Know What You Grow

Invasive aquatic plants can take over your pond and potentially be transferred from your pond into the wider environment. In many cases even a small fragment of a plant moved to a water course outside your pond can form a new population in the wild.

Avoid swapping cuttings or fragments from friend’s ponds. Otherwise you may end up with an invasive species in your pond. You may also be unwittingly transporting invasive hitchhikers.

Plants that you buy for your pond could be carrying hitch-hikers too. You can avoid these by washing your plants in a bucket before putting them in the pond, then emptying the bucket over the lawn or flower bed away from any watercourses or drains.

It is not recommended that you collect plants from the wild. Some plants are protected and you may unwittingly cause damage to the environment.

A Quick Guide to Six Invasive Aquatic Plants

Here are six examples of invasive aquatic plants that you might find in your pond. More information for each of these species and other invasive species can be found on the Most Unwanted Section of this website.

If you do discover an invasive species, don’t panic – just ‘Be Plant Wise’ and remember to dispose of the plant by composting it.

Floating pennywort (also sold as water pennywort or simply pennywort)

(Hydrocotyle ranunculoides)

Floating pennywort was first brought Ireland and Northern Ireland as a plant for tropical aquariums and ponds. It has since escaped into the wild.

Where it has escaped into the wild it is usually found in slow-flowing water on the edges of rivers and lakes and in ditches. It forms dense interwoven mats of vegetation. These can look like solid land and so be a danger to children and livestock. This plant grows faster than most native aquatic plants, blocks out light and can stop fish accessing feeding and resting spaces. It can also cause localised flooding by blocking drainage systems as well as affecting the amenity of a waterbody by interfering with activities such as angling and boating. Floating pennywort can grow very quickly – up to 20cm a day.

Features

  • Shiny, kidney-shaped leaves with crinkled edges, up to 7cm across.
  • Usually found floating on the surface of still or slow moving water where it has escaped into the wild.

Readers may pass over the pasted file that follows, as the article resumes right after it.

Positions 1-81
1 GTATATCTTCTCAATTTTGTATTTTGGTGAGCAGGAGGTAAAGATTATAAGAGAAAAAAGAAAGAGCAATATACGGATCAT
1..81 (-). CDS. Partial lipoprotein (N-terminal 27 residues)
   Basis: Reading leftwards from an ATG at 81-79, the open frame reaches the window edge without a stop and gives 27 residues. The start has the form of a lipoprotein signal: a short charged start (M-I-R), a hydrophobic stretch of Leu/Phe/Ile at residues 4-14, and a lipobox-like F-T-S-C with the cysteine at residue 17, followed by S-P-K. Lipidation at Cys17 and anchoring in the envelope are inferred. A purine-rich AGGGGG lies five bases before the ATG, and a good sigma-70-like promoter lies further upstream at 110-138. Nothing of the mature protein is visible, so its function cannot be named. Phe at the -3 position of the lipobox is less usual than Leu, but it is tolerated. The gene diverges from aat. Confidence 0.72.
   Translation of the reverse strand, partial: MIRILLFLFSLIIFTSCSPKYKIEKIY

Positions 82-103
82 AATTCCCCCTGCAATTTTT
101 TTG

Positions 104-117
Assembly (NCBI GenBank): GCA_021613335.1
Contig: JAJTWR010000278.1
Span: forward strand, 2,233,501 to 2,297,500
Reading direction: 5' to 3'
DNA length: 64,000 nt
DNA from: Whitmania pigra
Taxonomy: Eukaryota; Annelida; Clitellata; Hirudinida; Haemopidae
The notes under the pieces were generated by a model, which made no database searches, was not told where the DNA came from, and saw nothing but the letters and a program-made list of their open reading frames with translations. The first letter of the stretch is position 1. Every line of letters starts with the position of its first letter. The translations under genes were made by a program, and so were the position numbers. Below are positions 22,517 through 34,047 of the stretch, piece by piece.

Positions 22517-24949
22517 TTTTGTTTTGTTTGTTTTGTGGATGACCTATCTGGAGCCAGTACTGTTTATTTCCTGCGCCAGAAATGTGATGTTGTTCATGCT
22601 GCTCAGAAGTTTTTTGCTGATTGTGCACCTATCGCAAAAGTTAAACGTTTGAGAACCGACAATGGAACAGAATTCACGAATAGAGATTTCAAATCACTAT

Impacts

  • Can grow up to 20cm per day and may quickly dominate a waterbody.
  • Forms thick mats which can look like dry land and so be a danger to people and livestock.
  • Impedes water flow and chokes waterways which can make it difficult for boats and angling and can increase the risk of flooding.
  • Poses a threat to plants and fish by blocking out light and impeding access to fish feeding and resting spaces.

It is easy to confuse this plant with other species. You can use the identification sheets produced by the GB Non-native Species Secretariat to help you make sure you’ve identified them correctly, or ask your pond plant retailer for help.

.

Curly Leaved Waterweed (also sold as Elodea Crispa)

(Lagarosiphon major)

Curly leaved waterweed was recorded in Lough Corrib, County Galway, where it is aggressive freshwater weed. It has also been recorded at a number of sites across Ireland and Northern Ireland.

This species can affect some recreational activities such as swimming or boating as well as the ecology of freshwater systems. In areas of Lough Corrib where Lagarosiphon is well established, studies have revealed that it has a significant negative impact on native macrophyte communities. Beneath the dense canopy cover produced by the plant, virtually no light can penetrate. In bays previously covered by extensive charophyte meadows, only Lagarosiphon is now present. The dramatic changes post-infestation in the bay are also clearly visible from above the surface. Experience from outside Ireland suggest that in spite of one of its common name ‘oxygen weed’ in a dense infestation of Lagarosiphon major there often is less oxygen present than in the surrounding water.